For those who have read Spirit-Led Parenting, can you even believe that my baby Dacey is nine and a half? A long-legged fourth grader learning more each day how to live into the person she was created to be? How that brown-eyed baby in the pages of our book can possibly be this old is just beyond me.
When I read back passages of the book to myself, I think about how it is all so clear now. All of the struggles we went through, she and I, when she was an infant, all of the ways she resisted self-soothing to sleep and how she wanted to be held all the time, all of her "high-needs baby" traits - I read it all now and it's so very obvious that she just wanted more of Mama.
She still wants more Mama, honestly. I could spend all day, every day with her and at bedtime, she would still ask "maybe we can spend more time together tomorrow?" I've written before many times that our bond has been intense from the start, and yet, it's still surprising to me how closely connected we are.
It's not so with the twins or even with AJ. My bond with them is somehow more gentle and grounded (if that makes any sense at all). The twins are needy in the way toddlers so often are, but they also find tremendous comfort in the presence of each other. AJ needs me because her extroversion knows no end; if no friends are around, then she'll make do with me. At almost seven, AJ seems to be more interested in pushing back from me, seemingly more intentional in showing me how different she is from me. And I kind of love that in the way that my type is always about championing the individual.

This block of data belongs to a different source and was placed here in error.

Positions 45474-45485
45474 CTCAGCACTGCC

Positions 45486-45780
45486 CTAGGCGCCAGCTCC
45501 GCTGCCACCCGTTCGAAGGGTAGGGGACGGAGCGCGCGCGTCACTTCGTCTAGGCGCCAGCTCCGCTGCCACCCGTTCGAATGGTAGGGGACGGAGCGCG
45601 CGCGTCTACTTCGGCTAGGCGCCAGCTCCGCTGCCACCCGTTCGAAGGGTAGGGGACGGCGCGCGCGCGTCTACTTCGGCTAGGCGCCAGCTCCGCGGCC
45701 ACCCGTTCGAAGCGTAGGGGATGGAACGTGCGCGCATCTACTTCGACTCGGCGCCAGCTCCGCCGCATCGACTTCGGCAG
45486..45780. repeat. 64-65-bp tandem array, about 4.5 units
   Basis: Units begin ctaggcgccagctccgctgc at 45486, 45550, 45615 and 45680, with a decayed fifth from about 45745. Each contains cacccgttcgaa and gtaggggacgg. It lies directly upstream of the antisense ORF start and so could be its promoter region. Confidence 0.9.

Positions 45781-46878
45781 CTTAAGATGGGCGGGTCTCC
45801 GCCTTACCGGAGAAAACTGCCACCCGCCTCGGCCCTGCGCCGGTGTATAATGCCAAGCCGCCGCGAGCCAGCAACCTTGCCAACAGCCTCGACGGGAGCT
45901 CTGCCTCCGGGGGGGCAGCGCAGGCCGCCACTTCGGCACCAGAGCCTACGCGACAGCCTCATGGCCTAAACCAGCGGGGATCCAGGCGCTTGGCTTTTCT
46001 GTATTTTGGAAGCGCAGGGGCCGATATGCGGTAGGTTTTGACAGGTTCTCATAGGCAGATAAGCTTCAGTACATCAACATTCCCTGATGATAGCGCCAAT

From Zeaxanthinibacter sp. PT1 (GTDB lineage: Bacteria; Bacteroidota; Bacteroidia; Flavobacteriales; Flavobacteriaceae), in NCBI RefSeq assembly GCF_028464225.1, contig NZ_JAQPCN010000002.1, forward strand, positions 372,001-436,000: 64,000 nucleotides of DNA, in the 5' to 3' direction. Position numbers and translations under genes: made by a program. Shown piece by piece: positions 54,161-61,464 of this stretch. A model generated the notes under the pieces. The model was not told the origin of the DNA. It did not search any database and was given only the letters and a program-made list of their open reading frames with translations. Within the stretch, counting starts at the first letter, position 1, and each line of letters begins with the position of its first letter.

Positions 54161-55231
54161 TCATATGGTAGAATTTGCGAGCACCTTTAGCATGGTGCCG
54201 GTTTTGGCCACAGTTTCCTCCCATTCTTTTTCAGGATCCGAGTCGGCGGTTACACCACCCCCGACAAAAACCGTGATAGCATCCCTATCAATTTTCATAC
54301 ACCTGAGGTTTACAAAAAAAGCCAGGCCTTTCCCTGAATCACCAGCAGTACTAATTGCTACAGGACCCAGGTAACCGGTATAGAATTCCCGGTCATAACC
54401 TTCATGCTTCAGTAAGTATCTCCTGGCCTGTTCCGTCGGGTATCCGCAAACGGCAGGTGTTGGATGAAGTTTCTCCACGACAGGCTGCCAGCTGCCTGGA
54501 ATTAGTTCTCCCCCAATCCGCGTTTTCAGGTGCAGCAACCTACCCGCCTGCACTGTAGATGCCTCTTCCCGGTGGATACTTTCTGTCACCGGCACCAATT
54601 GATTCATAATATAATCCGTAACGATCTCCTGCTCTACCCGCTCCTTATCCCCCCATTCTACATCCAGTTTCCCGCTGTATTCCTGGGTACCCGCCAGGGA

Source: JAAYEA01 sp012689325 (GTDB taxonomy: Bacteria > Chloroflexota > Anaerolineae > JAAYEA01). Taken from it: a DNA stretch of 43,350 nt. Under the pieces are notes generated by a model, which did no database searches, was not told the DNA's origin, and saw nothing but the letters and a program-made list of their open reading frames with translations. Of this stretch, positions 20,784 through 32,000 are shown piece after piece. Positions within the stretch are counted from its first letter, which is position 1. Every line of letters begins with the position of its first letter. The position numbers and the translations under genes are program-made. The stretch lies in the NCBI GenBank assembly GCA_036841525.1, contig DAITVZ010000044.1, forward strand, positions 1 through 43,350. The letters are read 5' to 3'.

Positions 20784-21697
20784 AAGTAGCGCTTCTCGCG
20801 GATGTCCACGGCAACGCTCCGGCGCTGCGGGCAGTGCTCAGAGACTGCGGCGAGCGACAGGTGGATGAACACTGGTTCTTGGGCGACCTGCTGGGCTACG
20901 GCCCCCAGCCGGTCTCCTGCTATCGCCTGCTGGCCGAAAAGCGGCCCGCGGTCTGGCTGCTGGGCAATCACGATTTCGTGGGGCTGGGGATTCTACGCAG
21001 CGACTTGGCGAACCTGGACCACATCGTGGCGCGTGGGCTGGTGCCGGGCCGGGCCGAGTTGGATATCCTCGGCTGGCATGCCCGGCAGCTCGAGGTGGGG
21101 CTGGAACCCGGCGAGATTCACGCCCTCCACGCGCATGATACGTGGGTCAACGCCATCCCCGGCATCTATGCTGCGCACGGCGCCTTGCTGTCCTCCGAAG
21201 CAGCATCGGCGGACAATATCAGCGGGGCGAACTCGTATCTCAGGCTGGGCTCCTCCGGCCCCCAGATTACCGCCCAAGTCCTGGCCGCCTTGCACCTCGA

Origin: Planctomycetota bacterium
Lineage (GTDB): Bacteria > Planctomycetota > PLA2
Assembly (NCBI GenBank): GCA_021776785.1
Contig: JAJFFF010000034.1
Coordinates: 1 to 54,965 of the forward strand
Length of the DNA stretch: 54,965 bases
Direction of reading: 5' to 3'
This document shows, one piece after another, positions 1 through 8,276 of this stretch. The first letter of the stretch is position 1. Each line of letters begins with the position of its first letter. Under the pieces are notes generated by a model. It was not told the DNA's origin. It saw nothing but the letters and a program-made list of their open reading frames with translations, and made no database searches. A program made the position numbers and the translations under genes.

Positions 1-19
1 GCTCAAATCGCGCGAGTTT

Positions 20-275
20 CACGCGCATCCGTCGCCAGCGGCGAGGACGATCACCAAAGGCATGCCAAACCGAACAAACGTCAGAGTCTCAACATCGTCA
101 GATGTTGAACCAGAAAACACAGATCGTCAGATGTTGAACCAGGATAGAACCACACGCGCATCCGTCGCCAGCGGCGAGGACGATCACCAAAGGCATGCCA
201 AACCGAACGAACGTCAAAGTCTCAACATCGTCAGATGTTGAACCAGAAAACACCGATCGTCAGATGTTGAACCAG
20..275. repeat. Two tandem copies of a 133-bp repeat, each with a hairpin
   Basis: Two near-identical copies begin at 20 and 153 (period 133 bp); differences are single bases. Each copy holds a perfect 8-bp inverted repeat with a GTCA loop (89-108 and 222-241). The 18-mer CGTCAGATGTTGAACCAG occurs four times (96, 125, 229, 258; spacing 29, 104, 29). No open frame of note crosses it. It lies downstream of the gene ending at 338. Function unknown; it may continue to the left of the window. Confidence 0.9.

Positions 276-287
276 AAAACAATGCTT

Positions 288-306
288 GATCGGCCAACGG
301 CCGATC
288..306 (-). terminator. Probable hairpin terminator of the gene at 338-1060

But Dacey, she's always pulling me in. Even when we get sideways with each other, she's always reaching out for me.
And so that's how I found myself on the couch with her over the weekend, shoring myself up to sit through a thirty minute episode of a Pokemon cartoon with her.
Dacey has never, ever been into Princesses or Barbie. We had a brief Lalaloopsy phase, but her interests have always been unique. She is a long-time Minecrafter, and last January, we had an amazing (if I do say so myself) Minecraft-themed birthday party for her. Just after that, though, she fell into a Pokemon phase that is still going strong.
I was shocked to discover Pokemon was even still a thing, let alone a Big Thing. But it is, and she digs it. So hard.
So all summer long, I listened to Pokemon facts and looked at Pokemon books and commissioned Pokemon drawings. It is, for me, a little easier than Minecraft in that at least there is a story there, you know? It's a complex story, but I can work with story far more easily than I can work with Creepers and smelting.
But still. I do not enjoy the Pokemon.
But I enjoy the heck ouf of my Dacey girl. And so when I found her settling in to watch an episode, I crawled under the quilt next to her, smiled, and asked, "Can I watch, too?" Her eyebrows shot up and face exploded in a smile with her yes!
And even though I nearly went crazy-eyed enduring the pitch of the voice actors and I had to ask a million questions to follow the plot points, when the show was over, the big squeeze and "thanks for keeping me company, Mom" were so worth it.
Kyle dove into Minecraft to learn a common language with our girls, and so I've taken up the task of figuring out who Ash and Brock are and who is from what region and what happens in a Pokemon battle.
We all do this in so many ways, right? Navigate Lego kits and spend hours at the soccer field and chime in on American Girl doll stories and the hundreds and hundreds of ways we show our kids, "Hey, I see you. And I love you. And if you are into it, so am I." We all want to be seen. We all want someone to meet us in our greatest joys. And I want my kids to know at home, they will always been seen and they will always be known.
And if that means anime and card collecting, well then (gulp), count me in.